Pseudo-group statue of Penmeru

Egyptian
Old Kingdom, Dynasty 5
2465–2323 B.C.


Findspot: Egypt, Giza, G 2197

Dimensions

Overall: 155 x 105 cm, 532.98 kg (61 x 41 5/16 in., 1175 lb.) Mount: 830.99 kg (1832 lb.)

Accession Number

12.1484

Medium or Technique

Painted limestone

On View

Egypt: Old Kingdom Funerary Arts Gallery (Gallery 105B)

Collections

The Ancient World

Classifications

Sculpture

Throughout Egyptian civilization, artists developed new types of statuary to address the constantly changing needs of tomb and temple. Some types found wholesale acceptance and entered the general repertoire; others flourished briefly but were subsequently abandoned. The latter is the case with the statue type shown here; it is known only from Dynasties 5 and 6.

Three adults and two children emerge from inside a rectangular frame. The two on the viewer’s left are clearly male and differ from each other only in their garments. They do not interact in any way. The rest of the figures form a unit, apparently a family group. A woman on the viewer’s right, slightly shorter than the two men, rests her hand on the shoulder of the man in the center, while two diminutive children, a boy on the left and girl on the right, touch his leg. One would expect the figure on the far left to be unrelated to the others.

The inscription, however, tells a different story. Both male figures are identified as Penmeru. A Belgian Egyptologist in the 1920s coined the term “pseudo-group” to describe such sculptures in which the same person was depicted two or more times. Different interpretations have been advanced since then to explain the meaning of pseudo-group statues. Do they reflect the dual nature of Upper and Lower Egypt? Are they representations of a man and his ka? Do they show the same man at different stages of his life? It is clear that by Dynasty 5, ever-increasing numbers of statues were included in tombs. (One tomb owner had up to fifty representations of himself.) Pseudo-group sculptures may reflect that trend. Penmeru’s tomb contained three pseudo-group statues, bringing the total of his depictions to seven. The present example is the only one in which additional family members are shown. The figures are placed inside a frame that mimics the architecture of a door. It is speckled in imitation of granite, a costlier stone than the limestone from which it is actually made.


Throughout Egyptian civilization, artists developed new types of statuary to address the constantly changing needs of tomb and temple. Some types found wholesale acceptance and entered the general repertoire; others flourished briefly but were subsequently abandoned. The latter is the case with the statue type shown here; it is known only from Dynasties 5 and 6.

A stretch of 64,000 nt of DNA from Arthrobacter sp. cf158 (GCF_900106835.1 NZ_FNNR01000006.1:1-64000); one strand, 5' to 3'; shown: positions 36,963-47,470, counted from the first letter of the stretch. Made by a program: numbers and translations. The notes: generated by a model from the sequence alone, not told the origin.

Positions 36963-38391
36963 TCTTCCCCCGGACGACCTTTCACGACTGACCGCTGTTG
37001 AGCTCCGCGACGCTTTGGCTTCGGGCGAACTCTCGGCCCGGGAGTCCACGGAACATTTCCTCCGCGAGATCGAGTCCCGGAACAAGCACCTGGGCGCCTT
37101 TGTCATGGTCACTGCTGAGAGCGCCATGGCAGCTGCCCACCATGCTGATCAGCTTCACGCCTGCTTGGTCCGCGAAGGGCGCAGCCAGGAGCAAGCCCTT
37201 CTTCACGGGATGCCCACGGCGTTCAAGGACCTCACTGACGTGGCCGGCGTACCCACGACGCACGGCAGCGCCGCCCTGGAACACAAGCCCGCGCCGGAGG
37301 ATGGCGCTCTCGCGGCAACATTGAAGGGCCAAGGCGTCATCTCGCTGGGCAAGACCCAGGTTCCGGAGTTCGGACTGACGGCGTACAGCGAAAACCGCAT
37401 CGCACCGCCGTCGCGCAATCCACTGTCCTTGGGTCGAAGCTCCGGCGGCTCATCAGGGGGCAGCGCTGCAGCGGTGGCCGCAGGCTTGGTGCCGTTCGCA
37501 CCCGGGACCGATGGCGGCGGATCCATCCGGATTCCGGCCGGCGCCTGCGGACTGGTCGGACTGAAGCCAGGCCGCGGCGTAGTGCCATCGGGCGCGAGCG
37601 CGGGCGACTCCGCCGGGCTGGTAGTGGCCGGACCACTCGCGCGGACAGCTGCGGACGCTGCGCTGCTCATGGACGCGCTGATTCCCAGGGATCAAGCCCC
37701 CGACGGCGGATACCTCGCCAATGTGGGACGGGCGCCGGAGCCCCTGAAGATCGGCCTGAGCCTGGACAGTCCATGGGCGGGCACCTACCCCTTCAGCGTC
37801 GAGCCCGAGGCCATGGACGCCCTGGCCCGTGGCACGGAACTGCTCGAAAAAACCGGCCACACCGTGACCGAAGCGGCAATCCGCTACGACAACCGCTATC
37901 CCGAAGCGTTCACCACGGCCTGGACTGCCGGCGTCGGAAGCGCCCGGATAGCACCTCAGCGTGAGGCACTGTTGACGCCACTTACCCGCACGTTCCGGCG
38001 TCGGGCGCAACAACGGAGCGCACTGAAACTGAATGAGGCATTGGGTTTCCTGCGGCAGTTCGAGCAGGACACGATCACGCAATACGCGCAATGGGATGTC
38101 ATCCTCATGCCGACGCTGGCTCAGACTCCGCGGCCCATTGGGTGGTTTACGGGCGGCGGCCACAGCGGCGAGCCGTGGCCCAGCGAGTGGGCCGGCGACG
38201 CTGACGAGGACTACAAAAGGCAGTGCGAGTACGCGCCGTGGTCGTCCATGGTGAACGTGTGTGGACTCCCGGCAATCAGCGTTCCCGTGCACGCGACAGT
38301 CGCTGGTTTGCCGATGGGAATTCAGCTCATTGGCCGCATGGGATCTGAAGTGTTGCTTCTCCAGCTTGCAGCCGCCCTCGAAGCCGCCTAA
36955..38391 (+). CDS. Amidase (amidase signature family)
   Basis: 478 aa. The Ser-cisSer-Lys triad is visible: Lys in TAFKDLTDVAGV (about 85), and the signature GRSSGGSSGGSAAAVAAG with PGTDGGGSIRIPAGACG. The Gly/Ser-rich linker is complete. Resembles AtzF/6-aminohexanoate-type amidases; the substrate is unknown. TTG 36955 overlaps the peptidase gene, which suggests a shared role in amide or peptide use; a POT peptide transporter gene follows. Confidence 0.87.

Three adults and two children emerge from inside a rectangular frame. The two on the viewer’s left are clearly male and differ from each other only in their garments. They do not interact in any way. The rest of the figures form a unit, apparently a family group. A woman on the viewer’s right, slightly shorter than the two men, rests her hand on the shoulder of the man in the center, while two diminutive children, a boy on the left and girl on the right, touch his leg. One would expect the figure on the far left to be unrelated to the others.

The inscription, however, tells a different story. Both male figures are identified as Penmeru. A Belgian Egyptologist in the 1920s coined the term “pseudo-group” to describe such sculptures in which the same person was depicted two or more times. Different interpretations have been advanced since then to explain the meaning of pseudo-group statues. Do they reflect the dual nature of Upper and Lower Egypt? Are they representations of a man and his ka? Do they show the same man at different stages of his life? It is clear that by Dynasty 5, ever-increasing numbers of statues were included in tombs. (One tomb owner had up to fifty representations of himself.) Pseudo-group sculptures may reflect that trend. Penmeru’s tomb contained three pseudo-group statues, bringing the total of his depictions to seven. The present example is the only one in which additional family members are shown. The figures are placed inside a frame that mimics the architecture of a door. It is speckled in imitation of granite, a costlier stone than the limestone from which it is actually made.

Provenance

From Giza, G 2197. December 5, 1912: excavated by the Harvard University-Museum of Fine Arts Expedition; 1912: assigned to the MFA by the government of Egypt.
(Accession Date: December 5, 1912)

Credit Line

Harvard University—Boston Museum of Fine Arts Expedition